We have reached the end of an anomalous period of history in which some distortion of the time space continuum appears to have turned things upside down, inside out, and backwards. We grew up and lived in a peculiar reality, during which chocolate was viewed negatively. For a good part of our lives, people have had a peculiar notion that chocolate was bad for you and either avoided eating it or felt guilty when they did.
Back when I considered myself a food scientist rather than a naturopathic physician, I put considerable time and effort into creating carob-based confections that could substitute for chocolate because they were healthier. How strange looking back 30 years at my unsuccessful carob vs chocolate taste panels. Obviously none of our taste panelists ever preferred carob over chocolate. Replacing even 5% of a carob coating with chocolate improved the taste enough to make it more palatable. While pretty much every person I tested preferred the taste of chocolate, no one questioned the underlying premise that chocolate needed to replaced with something healthier.
Chocolate in History
If we trace the history of chocolate back over the past thousand or so years, we find that at all other times in human existence, chocolate has been viewed in a supremely positive light. It was the food of the gods, a substance that could connect consumers with the divine elements of creation. It was the ultimate medicine—a profoundly nutritive food that alone could sustain a person for months.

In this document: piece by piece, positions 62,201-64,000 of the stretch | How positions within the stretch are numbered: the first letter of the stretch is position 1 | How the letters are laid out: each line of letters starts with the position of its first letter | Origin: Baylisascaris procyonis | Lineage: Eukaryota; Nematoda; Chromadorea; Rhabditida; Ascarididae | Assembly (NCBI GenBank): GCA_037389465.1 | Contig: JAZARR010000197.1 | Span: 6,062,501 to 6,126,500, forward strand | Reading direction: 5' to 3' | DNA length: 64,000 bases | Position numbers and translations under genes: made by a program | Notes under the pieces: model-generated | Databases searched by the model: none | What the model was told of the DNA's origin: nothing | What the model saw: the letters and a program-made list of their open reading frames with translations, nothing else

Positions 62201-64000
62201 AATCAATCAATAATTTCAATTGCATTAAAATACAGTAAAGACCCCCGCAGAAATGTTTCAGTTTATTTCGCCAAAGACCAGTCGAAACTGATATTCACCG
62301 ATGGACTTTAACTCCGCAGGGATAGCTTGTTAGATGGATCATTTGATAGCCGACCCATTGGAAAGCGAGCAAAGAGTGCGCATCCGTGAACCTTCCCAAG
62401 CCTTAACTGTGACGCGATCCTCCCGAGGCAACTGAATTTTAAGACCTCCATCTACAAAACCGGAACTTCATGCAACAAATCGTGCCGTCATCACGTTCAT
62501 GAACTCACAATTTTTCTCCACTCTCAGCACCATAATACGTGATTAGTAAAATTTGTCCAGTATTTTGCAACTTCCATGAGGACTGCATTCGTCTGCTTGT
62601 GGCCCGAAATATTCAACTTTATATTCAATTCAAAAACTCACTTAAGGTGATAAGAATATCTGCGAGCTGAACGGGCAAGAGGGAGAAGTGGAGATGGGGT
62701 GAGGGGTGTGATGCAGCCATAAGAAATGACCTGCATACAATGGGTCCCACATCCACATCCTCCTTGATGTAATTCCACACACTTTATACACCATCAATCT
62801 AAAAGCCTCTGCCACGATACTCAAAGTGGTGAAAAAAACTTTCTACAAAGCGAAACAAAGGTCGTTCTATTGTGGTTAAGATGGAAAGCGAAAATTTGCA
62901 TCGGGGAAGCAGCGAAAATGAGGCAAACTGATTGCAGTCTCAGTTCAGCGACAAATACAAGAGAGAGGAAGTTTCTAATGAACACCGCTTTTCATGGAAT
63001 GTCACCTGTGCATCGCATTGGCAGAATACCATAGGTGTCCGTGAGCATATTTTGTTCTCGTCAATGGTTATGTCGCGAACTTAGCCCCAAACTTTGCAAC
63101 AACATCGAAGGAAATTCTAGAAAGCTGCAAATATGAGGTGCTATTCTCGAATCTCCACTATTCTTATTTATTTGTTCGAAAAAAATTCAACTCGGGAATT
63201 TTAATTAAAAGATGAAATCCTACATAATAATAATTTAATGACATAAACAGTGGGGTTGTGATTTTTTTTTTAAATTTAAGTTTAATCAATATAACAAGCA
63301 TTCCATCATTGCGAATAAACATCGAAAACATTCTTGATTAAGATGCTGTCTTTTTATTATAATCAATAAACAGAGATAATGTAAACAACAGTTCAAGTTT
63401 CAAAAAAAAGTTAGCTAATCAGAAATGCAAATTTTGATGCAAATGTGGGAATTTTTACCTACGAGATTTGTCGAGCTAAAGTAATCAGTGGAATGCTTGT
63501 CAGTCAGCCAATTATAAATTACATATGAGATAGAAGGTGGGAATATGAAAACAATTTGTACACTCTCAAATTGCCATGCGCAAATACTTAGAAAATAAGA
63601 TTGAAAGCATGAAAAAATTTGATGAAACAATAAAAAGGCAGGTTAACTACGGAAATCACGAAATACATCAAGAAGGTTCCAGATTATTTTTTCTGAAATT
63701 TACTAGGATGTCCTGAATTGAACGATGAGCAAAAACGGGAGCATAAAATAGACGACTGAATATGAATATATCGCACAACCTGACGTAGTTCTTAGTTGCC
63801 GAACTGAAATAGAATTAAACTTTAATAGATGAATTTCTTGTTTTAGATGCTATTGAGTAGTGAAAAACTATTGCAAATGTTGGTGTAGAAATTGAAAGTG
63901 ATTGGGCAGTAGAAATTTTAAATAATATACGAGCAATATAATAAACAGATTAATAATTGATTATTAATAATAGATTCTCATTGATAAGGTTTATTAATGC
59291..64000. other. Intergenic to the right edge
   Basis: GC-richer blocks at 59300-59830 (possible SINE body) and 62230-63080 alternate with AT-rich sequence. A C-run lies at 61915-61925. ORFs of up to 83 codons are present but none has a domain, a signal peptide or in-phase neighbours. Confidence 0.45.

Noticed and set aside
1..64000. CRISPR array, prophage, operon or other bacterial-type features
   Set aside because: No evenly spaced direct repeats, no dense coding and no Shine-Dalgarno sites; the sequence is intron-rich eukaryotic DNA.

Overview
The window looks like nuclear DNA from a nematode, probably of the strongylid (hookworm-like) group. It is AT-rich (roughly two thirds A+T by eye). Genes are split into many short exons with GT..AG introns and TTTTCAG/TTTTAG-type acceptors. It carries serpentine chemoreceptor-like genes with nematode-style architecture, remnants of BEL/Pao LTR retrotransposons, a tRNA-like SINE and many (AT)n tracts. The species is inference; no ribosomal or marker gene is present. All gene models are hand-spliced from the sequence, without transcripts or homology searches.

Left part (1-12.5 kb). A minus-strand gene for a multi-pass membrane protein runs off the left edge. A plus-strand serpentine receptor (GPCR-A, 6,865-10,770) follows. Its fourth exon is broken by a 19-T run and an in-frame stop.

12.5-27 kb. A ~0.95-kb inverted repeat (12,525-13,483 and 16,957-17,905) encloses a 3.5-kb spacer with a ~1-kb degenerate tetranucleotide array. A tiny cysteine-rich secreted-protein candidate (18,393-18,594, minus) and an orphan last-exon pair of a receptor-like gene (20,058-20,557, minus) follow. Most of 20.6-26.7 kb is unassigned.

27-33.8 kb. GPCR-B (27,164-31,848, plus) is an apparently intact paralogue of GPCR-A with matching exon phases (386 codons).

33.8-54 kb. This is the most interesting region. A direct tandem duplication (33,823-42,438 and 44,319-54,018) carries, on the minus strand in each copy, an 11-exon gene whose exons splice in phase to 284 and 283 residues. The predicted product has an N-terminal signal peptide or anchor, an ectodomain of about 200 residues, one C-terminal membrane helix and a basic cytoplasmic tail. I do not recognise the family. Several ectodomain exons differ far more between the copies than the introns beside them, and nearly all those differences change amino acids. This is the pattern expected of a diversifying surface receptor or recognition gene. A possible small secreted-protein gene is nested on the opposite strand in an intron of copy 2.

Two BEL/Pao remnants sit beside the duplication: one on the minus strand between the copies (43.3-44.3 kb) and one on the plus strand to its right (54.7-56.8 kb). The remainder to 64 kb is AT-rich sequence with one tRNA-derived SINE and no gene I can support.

How it came to be that in the short period of our lifetimes chocolate became a junk food is a mystery that we should not waste our time dwelling on. Suffice to say, public opinion can be fickle.
Luckily the world of science has awoken from this peculiar mindset and chocolate is once again appreciated as a near magic foodstuff, this time based on randomized controlled trials and not just mythologies and anecdotal reports. The stuff is good for your health. And with Valentine’s Day just around the corner, we should also note that chocolate may also be good for your love life.
In Praise of Chocolate